It starts! January 20th, the fiftieth anniversary of John F. Kennedy's inauguration, passed with little comment, so far as I could judge. Then the public-sector unions of Wisconsin began demonstrating against Governor Walker's bill to cut back their collective-bargaining powers. Propagandists for the unions were keen to remind us that it was John F. Kennedy... Read More
Learning to talk Turkey.
Until very recently the only thing I knew how to say in Turkish was the proverb Nerede çokluk, orada bokluk, which means (I shall bowdlerize slightly) "Where there are people, there is dung." I had learned this by the most random kind of chance. Many years ago I was living in a rooming house in... Read More
Amy Chua, who is a law professor at Yale University, has a new book out: Battle Hymn of the Tiger Mother. The book describes the parenting methods Professor Chua employed when raising her two daughters, now aged 18 and 14. An extract published in the January 8 Wall Street Journal caused a small sensation. Within... Read More
I fill a hole.
One of our township's very few claims to fame, perhaps the only one, arises from its cesspools. The Wikipedia article headed "cesspool" devotes an entire paragraph to Huntington. In numbers of people sucked down into collapsing old cesspools, we lead the nation. There were three deaths just this past decade. The Straggler family avoided this... Read More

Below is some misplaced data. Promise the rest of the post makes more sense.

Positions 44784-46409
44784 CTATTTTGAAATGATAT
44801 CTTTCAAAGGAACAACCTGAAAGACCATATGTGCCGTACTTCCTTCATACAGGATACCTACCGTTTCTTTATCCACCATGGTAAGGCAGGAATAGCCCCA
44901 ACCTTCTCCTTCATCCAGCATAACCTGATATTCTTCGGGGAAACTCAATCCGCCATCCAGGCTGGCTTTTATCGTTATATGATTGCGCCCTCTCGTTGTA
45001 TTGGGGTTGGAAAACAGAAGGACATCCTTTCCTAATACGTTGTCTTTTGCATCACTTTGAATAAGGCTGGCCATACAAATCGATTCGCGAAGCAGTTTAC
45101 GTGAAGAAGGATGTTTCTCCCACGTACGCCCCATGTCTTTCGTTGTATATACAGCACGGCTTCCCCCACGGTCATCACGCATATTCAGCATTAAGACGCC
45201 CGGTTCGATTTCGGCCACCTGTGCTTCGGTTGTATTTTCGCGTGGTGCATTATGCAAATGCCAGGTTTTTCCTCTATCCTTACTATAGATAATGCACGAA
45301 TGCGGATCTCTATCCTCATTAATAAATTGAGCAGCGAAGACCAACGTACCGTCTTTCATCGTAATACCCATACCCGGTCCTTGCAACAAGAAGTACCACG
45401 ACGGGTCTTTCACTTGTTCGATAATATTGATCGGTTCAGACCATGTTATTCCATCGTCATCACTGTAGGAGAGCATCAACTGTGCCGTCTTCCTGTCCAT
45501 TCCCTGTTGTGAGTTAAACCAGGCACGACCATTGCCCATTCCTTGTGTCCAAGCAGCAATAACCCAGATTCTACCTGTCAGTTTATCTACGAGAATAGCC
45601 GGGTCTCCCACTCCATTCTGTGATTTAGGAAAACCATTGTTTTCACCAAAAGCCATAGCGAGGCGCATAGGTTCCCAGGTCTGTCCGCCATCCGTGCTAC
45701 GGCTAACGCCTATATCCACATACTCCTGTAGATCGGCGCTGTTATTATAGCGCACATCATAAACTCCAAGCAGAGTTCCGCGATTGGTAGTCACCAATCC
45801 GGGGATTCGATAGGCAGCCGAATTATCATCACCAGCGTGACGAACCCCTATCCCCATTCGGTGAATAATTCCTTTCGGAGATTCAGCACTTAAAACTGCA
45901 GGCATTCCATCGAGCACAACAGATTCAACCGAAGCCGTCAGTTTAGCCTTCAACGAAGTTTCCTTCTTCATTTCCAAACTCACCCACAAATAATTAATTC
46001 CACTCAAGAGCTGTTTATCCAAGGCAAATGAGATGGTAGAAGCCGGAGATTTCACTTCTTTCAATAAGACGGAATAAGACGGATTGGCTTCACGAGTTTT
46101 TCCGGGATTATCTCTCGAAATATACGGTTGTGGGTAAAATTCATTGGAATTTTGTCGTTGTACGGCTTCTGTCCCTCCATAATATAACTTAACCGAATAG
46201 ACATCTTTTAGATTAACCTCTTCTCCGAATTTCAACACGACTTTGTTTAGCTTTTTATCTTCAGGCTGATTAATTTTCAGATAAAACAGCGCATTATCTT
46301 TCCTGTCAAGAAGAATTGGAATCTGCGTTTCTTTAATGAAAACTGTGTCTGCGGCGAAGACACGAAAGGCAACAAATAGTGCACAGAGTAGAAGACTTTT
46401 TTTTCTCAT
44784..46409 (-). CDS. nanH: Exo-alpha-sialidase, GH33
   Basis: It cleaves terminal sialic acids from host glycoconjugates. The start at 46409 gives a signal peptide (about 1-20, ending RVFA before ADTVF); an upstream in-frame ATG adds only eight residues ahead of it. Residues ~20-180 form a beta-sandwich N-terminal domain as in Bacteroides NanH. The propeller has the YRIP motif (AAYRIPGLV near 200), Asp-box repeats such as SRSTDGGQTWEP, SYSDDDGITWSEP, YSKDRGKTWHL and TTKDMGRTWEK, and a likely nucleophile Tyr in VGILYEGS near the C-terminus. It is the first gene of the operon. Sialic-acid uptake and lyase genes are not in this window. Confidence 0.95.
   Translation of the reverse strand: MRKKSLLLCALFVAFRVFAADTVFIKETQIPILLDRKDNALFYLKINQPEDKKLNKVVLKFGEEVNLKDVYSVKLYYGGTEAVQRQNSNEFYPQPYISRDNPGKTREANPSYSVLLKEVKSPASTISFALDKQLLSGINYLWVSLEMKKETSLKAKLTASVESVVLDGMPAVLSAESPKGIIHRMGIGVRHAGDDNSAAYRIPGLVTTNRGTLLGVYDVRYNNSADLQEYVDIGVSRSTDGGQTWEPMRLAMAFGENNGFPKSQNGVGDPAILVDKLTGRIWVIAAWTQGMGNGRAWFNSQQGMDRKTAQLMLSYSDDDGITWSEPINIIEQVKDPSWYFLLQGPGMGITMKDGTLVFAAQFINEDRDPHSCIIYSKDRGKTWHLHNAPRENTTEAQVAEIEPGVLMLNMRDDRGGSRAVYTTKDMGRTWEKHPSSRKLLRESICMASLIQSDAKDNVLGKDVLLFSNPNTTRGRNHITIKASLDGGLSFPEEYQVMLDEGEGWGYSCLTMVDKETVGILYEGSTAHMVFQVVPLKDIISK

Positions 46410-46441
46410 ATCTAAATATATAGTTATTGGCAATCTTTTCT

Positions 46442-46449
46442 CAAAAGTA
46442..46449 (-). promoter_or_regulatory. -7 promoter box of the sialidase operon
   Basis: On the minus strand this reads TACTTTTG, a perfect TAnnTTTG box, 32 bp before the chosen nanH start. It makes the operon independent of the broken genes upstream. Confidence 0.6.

If you want to get ahead, get a hat!
The other day I stepped into an elevator while wearing a hat. Seeing ladies in the elevator, I removed my hat. One of the ladies, who was of a certain age, complimented me on my manners. "Not many men would know to do that nowadays." Not many men need to. As someone or other has... Read More
Capital punishment then and now.
Scowling out at me from my New York Post is Steven Hayes, recently convicted in an exceptionally vile crime in my neighbor state of Connecticut. With another man, not yet tried, Hayes invaded a family home, clubbed the father senseless, then raped, tortured, strangled, and burned alive the wife and two daughters. He has been... Read More
The past, present, and future of an indispensible material.
What a place it is, this world we humans have made! It has such variety, such abundance of skills and knowledge, so many aspects one never thinks of from one year's end to the next till they are suddenly forced on one's attention. Consider, for example, glass. Over the past three or four years, windows... Read More